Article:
Gil Noble ( February 22, 1932- April 5, 2012) was an American television reporter and interviewer born in Harlem, NY.He was the producer and host of New York City television station WABC-TV’s weekly, Like It Is, originally co-hosted with Melba Tolliver. The program focused primarily on issues concerning African Americans and those within the African diaspora.
Noble joined WABC in July 1967 as a reporter, and starting in January 1968 became an anchor of its Saturday and Sunday night newscasts. He became host of Like It Is a few months prior to the rebranding of the station’s newscasts as Eyewitness News in November 1968. In addition, he was an occasional interviewer on some of WABC’s other public affairs shows, such as Eyewitness Exclusive. From 1986 on, Noble concentrated exclusively on Like It Is. Noble also created documentaries on such topics as W. E. B. Du Bois, Malcolm X, Fannie Lou Hamer, Ella Baker, Decade of Struggle, Martin Luther King Jr., Adam Clayton Powell, Jr., Jack Johnson, Charlie Parker and Essay on Drugs. In 1977, he wrote, directed and produced the first documentary on Paul Robeson, entitled The Tallest Tree in Our Forest.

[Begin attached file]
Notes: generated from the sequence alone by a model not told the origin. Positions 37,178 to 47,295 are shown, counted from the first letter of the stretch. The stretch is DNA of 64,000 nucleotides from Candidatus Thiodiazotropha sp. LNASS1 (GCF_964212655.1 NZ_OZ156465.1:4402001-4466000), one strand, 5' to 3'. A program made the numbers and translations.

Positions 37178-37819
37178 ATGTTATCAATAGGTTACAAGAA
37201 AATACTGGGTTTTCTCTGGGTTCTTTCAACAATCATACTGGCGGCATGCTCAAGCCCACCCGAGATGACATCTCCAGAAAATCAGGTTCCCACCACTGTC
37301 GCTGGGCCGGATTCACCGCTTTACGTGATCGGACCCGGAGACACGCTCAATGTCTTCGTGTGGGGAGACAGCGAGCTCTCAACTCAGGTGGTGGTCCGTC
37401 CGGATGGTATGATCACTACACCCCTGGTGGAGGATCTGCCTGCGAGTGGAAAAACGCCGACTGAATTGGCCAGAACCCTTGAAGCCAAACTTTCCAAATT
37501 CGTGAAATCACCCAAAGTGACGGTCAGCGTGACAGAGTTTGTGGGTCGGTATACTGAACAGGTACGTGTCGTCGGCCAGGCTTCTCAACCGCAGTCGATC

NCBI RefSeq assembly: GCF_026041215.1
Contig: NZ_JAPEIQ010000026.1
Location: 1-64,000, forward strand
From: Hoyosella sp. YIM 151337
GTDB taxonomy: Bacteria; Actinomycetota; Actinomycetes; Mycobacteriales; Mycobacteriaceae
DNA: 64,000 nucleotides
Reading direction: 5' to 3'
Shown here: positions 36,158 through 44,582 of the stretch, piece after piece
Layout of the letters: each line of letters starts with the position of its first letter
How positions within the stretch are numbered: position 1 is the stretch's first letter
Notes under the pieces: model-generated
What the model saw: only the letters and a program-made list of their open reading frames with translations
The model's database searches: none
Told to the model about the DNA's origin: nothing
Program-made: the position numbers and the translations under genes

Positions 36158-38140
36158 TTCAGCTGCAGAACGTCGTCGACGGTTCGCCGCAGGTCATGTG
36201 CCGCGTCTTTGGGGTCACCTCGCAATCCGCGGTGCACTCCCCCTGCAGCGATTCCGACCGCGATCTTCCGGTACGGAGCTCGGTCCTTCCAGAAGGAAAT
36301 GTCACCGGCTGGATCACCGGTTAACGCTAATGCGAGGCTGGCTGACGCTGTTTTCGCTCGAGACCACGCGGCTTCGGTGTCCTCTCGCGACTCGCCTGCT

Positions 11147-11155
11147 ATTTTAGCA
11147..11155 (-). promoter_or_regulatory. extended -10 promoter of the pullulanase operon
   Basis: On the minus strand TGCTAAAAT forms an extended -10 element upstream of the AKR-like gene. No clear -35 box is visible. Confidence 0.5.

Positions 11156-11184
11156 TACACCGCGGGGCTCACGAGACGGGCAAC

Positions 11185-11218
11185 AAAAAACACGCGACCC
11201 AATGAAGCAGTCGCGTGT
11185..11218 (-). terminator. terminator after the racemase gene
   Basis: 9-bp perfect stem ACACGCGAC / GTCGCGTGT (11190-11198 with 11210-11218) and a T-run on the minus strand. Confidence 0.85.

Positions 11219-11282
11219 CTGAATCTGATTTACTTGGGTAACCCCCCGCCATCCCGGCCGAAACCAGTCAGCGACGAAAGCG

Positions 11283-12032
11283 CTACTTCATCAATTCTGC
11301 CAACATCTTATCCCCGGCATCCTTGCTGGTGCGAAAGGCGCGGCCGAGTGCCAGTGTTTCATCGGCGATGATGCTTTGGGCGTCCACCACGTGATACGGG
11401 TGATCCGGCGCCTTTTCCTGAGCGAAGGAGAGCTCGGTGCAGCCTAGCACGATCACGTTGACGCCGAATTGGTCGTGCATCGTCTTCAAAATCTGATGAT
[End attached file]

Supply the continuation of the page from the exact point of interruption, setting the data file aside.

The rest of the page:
In 1973, Noble reported (for local TV station WABC channel 7) on the first mobile cellular phone invented by Marty Cooper from the NY Hilton in New York. He won seven Emmy Awards. In 1981, he wrote an autobiography, Black is the Color of My TV Tube. He was a supporter of The Jazz Foundation of America, hosting the 2001, 2002, 2003, 2004 and 2007 “A Great Night in Harlem” Concert/Benefit for The Jazz Foundation to support The Musicians Emergency Fund. He is also a member of the Board of Directors. Noble was the recipient of more than 650 community awards, numerous industry awards including a Lifetime Achievement Award from the National Association of Black Journalists, and five honorary doctorates.
Sadly, Noble’s acclaimed career came to an end in July 2011 after he suffered a devastating stroke.
The family will announce plans for a funeral service when arrangements are confirmed. They ask that, in lieu of flowers, donations be made to the Gil Noble Archives, P.O. Box 43138, Upper Montclair, NJ 07043. Proceeds will be used to preserve the archives so that Noble’s mission of educating the community about its culture and history will continue.